Often all of us operate with some degree of allegiance to a mythology that collaboration will save money, cut out inefficiencies and stretch limited dollars. Many seem to just accept the facile notion that the answer to tight funding is to rid ourselves of duplicate services. We don’t think this way when it comes to the private sector, however, where in reality we depend on choice and, subsequently duplicate services. As well, we do not see funders consolidating into fewer organizations. Why is that?  Truth is that collaboration costs money and in many instances there are no substantive, if any, savings afforded by a collaborative effort. Collaboration, I propose, offers the potential of having more impact much more than cutting costs. Those who think mergers are the solution appear to forget or ignore that mergers also have substantive costs which no one cares to fund; as well, they create opportunity losses, and can result in fewer services or decreased quality than existed previously. Backend consolidations are no panacea either. As the CEO of an good sized human service agency, I have been advised by anti-duplication advocates that it would be more efficient if we combined our finance or HR functions with other organizations or if we provided such services to smaller organizations. I am always perplexed how many offer such advice without any understanding of how we operate. Integrating financial operations, for example, involves much more than the technical aspects of doing so. The respective cultures, mindsets, values, and approaches to stewardship all factor into the picture. Invariably, the gain in efficiency that might be – and I stress “might be” – brought about will also include the loss of business processes and access to prompt, relevant data that is possible when one controls one’s own financial matters and tools. Besides, if it is such a good thing for non-profits, why don’t funders consolidate their backends? Why don’t corporations that work in the same industry integrate their finance teams, their HR processes, and so forth? How come Apple and Microsoft don’t consolidate their back ends? What about utility companies? How about one big finance team for all the oil companies? How come when voices rise up to suggest non-profits should be more like businesses, they wish to apply rules of engagement to non-profits that businesses would not consider? Innovative Collaboration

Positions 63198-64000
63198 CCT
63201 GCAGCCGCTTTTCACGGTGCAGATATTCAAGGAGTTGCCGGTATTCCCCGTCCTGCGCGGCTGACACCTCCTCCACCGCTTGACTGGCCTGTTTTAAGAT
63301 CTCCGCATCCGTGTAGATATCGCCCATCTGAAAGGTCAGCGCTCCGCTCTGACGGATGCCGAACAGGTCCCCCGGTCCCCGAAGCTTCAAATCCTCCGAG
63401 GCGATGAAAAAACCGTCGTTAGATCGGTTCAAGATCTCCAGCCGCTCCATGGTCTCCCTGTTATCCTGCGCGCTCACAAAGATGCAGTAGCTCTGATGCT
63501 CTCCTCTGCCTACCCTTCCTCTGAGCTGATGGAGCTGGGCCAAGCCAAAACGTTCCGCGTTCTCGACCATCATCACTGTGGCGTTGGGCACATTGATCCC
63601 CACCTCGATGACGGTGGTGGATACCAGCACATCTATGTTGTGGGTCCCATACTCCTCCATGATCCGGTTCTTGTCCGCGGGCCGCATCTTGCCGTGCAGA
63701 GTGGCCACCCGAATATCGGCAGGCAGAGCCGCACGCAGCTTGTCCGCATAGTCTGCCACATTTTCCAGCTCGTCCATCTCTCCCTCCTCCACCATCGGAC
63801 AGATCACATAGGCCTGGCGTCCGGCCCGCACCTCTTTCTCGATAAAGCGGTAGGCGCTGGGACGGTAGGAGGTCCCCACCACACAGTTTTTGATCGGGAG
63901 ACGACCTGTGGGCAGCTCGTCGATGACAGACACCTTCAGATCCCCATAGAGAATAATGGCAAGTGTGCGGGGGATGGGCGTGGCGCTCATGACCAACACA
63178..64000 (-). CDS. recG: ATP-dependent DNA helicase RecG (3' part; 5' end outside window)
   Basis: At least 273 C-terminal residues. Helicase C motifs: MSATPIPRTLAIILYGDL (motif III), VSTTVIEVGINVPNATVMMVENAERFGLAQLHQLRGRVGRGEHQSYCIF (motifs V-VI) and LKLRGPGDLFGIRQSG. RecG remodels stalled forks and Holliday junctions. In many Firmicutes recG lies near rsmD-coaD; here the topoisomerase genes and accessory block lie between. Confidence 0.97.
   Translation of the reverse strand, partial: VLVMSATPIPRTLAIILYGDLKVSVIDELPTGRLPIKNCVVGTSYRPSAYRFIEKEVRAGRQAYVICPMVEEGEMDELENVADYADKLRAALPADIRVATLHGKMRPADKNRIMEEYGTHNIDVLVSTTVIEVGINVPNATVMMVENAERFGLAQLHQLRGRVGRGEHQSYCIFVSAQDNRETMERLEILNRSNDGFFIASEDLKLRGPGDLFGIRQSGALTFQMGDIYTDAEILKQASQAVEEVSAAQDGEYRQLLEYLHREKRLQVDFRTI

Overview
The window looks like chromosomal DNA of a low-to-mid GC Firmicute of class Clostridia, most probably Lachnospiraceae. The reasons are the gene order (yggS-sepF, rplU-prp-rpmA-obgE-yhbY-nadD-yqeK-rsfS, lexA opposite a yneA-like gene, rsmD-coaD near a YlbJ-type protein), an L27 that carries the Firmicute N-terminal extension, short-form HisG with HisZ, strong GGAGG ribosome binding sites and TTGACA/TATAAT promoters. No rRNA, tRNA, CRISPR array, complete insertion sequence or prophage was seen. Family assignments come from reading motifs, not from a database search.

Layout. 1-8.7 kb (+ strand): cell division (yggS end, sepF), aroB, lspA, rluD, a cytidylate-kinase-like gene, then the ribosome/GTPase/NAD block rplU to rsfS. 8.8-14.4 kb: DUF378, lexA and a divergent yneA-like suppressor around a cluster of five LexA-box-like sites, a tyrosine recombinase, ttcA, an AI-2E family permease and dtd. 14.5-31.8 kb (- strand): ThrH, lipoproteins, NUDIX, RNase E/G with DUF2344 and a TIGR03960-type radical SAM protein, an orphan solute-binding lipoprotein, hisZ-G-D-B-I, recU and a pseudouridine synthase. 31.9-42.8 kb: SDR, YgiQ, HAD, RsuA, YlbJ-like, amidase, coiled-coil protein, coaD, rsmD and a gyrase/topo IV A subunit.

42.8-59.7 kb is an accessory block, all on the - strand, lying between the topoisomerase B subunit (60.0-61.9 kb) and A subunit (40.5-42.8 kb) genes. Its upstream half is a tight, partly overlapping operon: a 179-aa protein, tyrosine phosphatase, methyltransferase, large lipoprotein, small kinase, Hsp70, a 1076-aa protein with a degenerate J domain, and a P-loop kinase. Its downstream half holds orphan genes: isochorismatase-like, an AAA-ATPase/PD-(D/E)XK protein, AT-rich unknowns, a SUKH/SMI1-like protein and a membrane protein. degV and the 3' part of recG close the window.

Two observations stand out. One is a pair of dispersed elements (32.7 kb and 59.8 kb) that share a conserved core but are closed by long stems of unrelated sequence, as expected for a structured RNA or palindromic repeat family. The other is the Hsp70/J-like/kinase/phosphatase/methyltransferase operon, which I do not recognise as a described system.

Effective collaboration is rich ground for innovation. There have been, and still are, many conversations across the non-profit sector about the need for transformation. Many suggest, and I agree, that what has been done for so long is not working to the extent that we want it to.  What is not clear is who the “we” is. Is it just the non-profit sector? Just agencies? Is it just the non-profit sector that is failing to achieve the impact the community requires and deserves? Non-profit leaders are talking about how what we are doing is not achieving the results we need to achieve. A critic of my organization told me that we aren’t doing enough to house the homeless because there are still homeless people. This year we will house 240 homeless people through our participation in the Housing First program. We house many more who do not qualify for Housing First. Is it true that we are not doing enough? Is it my organization’s failure that more homeless people are showing up at our door seeking help? Sensible people would say no it’s not, but for some reason, all too often the community at large acts like it is. There are many excellent ideas being discussed and numerous organizations in my community are re-stating missions and vision statements and articulating new strategies that markedly differentiate where they want to go from what they have been doing. These ideas are often innovative, some are indeed transformative, and I have no doubt they reflect authentic intentions of good people seeking ways to maximize the impact of their work. Clearly the problems society faces require appropriate cross-sector collaboration more than ever. Poverty, homelessness, violence, abuse, racism, mental illness, addictions, and so on are community problems with complex causation. Some causes are based in the individual and rooted in decisions or actions undertaken by people. In other words, it is true that each person among us bears some measure of responsibility for who they are and what they do. Some causes are, for the lack of a better word, accidents. This refers to people born with a disability or who experience later in life the onset of a mental illness, or whose lives have been changed for the worse from abuse or violence. Other causes are rooted in the collective, meaning they are structural causes. Racism is an example of this. Collective decisions that result in perpetuating poverty are another. The promise of collaboration will be small if any of us thinks the responsibility to address social problems can be fixed by human service programs alone. Or that the problems our community faces equates simply to the failings of governments. Or that that a poor economy can be corrected by the corporate sector. The complexity of what we are facing and the interdependency of our lives requires, if not demands, collaborative efforts across the community. This is the first innovation we need to understand and subscribe to: that the community is accountable for itself and that the various sectors that make up the community are not outside of or above community but creatures of it. This may sound obvious, but it is not how we tend to see things. To achieve this kind of synergy we need innovative collaboration and in some cases, if not many, new forms of collaboration. Of course we need ideas but all ideas require execution and the transformative call we are making to one another requires transformative practice – new or at least reformed ways of behaving, and this is I believe where the challenge truly lies. We need collaborations that foster opportunities to identify and prototype new ways of working and that are aptly funded to do so. This means risking more than we seem to want to and overcoming past habits and perceptions to do so. Funders and those they fund need to accept that the creation of new ways of working necessarily means the destruction of what is not working. As I have written elsewhere, the practice of transformation requires personal change, not just changes to systems or funding criteria or mission statements. Without such personalization of change, we will end up trying to act on new ideas with old and irrelevant processes and protocols. Collaboration will not take place the way we want it to unless accompanied by our ability to change ourselves and at the same time help support the changes of others Collaboration and Polarization